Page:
Posted by: Moby Hick | Link to this comment | 01- 7-13 6:19 AM
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I'd go long on Kickstarter coups.


Posted by: Von Wafer | Link to this comment | 01- 7-13 6:24 AM
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I'll kick in if ajay undertakes to liveblog the invasion.


Posted by: chris y | Link to this comment | 01- 7-13 6:26 AM
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Actually, I'm not sure why you'd need to go the Kickstarter route. I'm sure that Bain or a major VC house would back this play.


Posted by: Von Wafer | Link to this comment | 01- 7-13 6:27 AM
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I work with the Bains down in Africa.


Posted by: Moby Hick | Link to this comment | 01- 7-13 6:32 AM
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Gonna take some time to coup the things we see are bad.


Posted by: Moby Hick | Link to this comment | 01- 7-13 6:38 AM
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Re: Forsyth, rather than making up the news, he was accused of becoming openly partisan for the Biafran side in the Nigerian civil war.

Re: Unfogged invasion of EG, I think the South Africans could make some trouble. If they bring along these four ships, plus their AOR, Drakensberg, two Rooivalk helis on two of the frigates, and four Oryx helis split between the other ships, they could project a company-sized force. It would go badly wrong if it lost even one helicopter, and a lot would depend on just how much spare space there is on Drakensberg. You might want to invest in some man portable SAMs.


Posted by: Alex | Link to this comment | 01- 7-13 7:23 AM
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343 is excellent.


Posted by: essear | Link to this comment | 01- 7-13 7:30 AM
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Frankly our "conquer Equatorial Guinea with a company" plan seems a bit Rumsfeldian. We can take it -- but can we hold it?

Also this from Wikipedia sounds ominous for our coup: "On Christmas 1975 Macias Nguema had 150 alleged coup plotters executed to the sounds of a band playing Mary Hopkin's tune Those Were The Days in a national stadium."


Posted by: Robert Halford | Link to this comment | 01- 7-13 7:50 AM
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The Wikipedia article on the (truly spectacularly horrible -- I'm learning here) Macias Nguema notes that the executioners were wearing Santa hats.

He also banned all Western medicine, banned the use I the word "intellectual," killed the director of the national bank and then took all of its holdings to his home in a rural village, called himself the "Unique Miracle", smoked tons of bhang, and was responsible for the death or exile of 1/3 of his country's population. Impressive!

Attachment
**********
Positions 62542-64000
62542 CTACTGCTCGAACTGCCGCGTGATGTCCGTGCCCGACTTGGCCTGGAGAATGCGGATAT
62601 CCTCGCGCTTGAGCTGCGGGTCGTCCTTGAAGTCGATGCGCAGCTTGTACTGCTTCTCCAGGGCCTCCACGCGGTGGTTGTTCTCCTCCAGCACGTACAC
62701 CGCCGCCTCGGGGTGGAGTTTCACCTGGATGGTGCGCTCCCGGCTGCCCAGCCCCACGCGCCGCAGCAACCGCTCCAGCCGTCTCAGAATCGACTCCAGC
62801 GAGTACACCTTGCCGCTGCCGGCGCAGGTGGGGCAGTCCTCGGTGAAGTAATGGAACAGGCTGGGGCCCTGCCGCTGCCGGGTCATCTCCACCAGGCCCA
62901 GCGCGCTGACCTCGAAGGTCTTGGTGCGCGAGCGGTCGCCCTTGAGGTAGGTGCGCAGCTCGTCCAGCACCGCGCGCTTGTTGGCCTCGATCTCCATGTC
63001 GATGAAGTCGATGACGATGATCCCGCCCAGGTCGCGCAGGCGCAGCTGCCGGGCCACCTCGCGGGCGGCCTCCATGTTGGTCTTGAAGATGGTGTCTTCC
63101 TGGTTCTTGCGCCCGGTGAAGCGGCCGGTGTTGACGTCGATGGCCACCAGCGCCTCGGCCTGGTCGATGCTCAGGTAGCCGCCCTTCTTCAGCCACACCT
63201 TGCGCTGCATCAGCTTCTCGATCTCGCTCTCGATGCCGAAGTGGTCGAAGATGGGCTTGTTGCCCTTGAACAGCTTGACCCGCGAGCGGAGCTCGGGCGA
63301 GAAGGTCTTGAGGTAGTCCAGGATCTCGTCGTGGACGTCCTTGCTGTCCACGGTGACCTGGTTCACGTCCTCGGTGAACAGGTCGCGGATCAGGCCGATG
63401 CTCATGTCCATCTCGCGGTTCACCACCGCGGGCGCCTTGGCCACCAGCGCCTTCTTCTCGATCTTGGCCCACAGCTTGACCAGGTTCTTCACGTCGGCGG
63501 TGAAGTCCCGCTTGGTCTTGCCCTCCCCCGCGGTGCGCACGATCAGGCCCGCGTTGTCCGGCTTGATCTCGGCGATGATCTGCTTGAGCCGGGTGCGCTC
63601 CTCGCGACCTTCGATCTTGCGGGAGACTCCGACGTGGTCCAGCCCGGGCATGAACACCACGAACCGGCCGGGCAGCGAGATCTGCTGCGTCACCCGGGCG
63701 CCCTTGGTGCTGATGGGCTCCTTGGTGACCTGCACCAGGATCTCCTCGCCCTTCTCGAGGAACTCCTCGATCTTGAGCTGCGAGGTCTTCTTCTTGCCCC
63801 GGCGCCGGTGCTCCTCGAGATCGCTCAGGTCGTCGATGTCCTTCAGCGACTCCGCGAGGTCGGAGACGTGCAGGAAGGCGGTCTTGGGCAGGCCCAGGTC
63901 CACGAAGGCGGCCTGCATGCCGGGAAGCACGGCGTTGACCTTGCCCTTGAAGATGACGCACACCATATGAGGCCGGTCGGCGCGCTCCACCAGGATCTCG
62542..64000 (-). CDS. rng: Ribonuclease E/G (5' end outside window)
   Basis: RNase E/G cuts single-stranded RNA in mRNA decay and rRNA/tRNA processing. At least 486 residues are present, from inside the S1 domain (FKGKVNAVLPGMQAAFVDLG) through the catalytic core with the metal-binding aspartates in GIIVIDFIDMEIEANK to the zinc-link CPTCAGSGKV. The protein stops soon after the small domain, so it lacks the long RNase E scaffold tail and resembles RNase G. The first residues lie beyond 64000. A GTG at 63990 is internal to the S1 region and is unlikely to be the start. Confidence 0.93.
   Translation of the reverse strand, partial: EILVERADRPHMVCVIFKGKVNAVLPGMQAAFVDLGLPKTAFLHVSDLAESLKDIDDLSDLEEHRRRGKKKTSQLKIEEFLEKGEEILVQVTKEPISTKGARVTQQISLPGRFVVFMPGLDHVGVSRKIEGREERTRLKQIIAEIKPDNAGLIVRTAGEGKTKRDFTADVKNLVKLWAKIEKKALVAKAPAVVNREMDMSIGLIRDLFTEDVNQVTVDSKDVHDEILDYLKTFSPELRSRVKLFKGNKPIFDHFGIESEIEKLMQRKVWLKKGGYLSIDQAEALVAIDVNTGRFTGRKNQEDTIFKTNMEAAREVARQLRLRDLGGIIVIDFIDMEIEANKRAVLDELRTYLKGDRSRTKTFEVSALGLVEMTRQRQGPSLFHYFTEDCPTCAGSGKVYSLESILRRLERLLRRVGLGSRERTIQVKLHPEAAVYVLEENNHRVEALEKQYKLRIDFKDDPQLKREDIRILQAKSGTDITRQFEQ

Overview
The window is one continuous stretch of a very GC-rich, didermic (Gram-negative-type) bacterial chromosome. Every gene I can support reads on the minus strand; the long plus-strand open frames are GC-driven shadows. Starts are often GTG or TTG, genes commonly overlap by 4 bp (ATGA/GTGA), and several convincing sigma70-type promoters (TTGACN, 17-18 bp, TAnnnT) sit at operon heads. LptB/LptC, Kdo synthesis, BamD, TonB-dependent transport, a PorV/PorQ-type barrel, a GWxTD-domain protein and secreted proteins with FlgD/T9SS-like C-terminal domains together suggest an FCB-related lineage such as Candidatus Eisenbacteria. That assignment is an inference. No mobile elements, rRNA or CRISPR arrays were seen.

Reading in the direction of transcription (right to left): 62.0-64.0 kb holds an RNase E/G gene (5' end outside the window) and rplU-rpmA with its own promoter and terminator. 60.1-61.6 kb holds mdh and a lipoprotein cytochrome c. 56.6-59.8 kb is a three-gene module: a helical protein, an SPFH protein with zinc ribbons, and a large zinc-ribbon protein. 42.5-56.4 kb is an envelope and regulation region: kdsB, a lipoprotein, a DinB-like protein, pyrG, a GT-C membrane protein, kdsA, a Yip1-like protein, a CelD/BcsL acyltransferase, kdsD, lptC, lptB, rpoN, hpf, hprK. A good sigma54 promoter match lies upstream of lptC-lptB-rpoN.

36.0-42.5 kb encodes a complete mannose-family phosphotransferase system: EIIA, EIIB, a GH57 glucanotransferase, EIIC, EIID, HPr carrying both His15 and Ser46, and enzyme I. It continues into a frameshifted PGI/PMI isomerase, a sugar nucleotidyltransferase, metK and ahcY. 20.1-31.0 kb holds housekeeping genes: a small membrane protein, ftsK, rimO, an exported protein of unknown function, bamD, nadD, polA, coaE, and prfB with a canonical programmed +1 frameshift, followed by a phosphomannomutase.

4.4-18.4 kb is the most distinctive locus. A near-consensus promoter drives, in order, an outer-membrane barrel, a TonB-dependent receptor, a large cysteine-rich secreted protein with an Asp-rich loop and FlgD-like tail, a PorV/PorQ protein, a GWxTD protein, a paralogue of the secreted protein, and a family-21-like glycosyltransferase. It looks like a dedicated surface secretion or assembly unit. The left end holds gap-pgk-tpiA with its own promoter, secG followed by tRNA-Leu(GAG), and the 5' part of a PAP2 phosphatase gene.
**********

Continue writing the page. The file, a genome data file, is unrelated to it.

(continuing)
Posted by: Robert Halford | Link to this comment | 01- 7-13 8:02 AM
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345: agreed


Posted by: Annelid Gustator | Link to this comment | 01- 7-13 8:05 AM
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Frankly Macias Nguema seems to be criminally underrated on the list of really bad 20th century bad guys. I for one hasn't heard of him until today.


Posted by: Robert Halford | Link to this comment | 01- 7-13 8:10 AM
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I'm sure that Bain or a major VC house would back this play.

Richard Morgan, "Market Forces", writes about venture capital firms that specialise in the Conflict Investment sector: picking likely-looking insurgencies and backing them in return for a share of the mineral rights.

Alex: rule of thumb is three to one, though. To attack a company, you need a battalion. As you've pointed out, the South Africans would need to send essentially their entire navy just to land a single company, and even then they haven't got enough airlift (four Oryx at 20 pax each) even to put just that company ashore in a single lift, if everything's working (which it won't be).


Posted by: ajay | Link to this comment | 01- 7-13 8:20 AM
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Frankly our "conquer Equatorial Guinea with a company" plan seems a bit Rumsfeldian. We can take it -- but can we hold it?

The lurkers will support us in strikeemail rapidly recruited indigenous militia formations.


Posted by: ajay | Link to this comment | 01- 7-13 8:21 AM
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Dammit.


Posted by: ajay | Link to this comment | 01- 7-13 8:22 AM
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So, this is sounding practical. Orange post titles?


Posted by: LizardBreath | Link to this comment | 01- 7-13 8:22 AM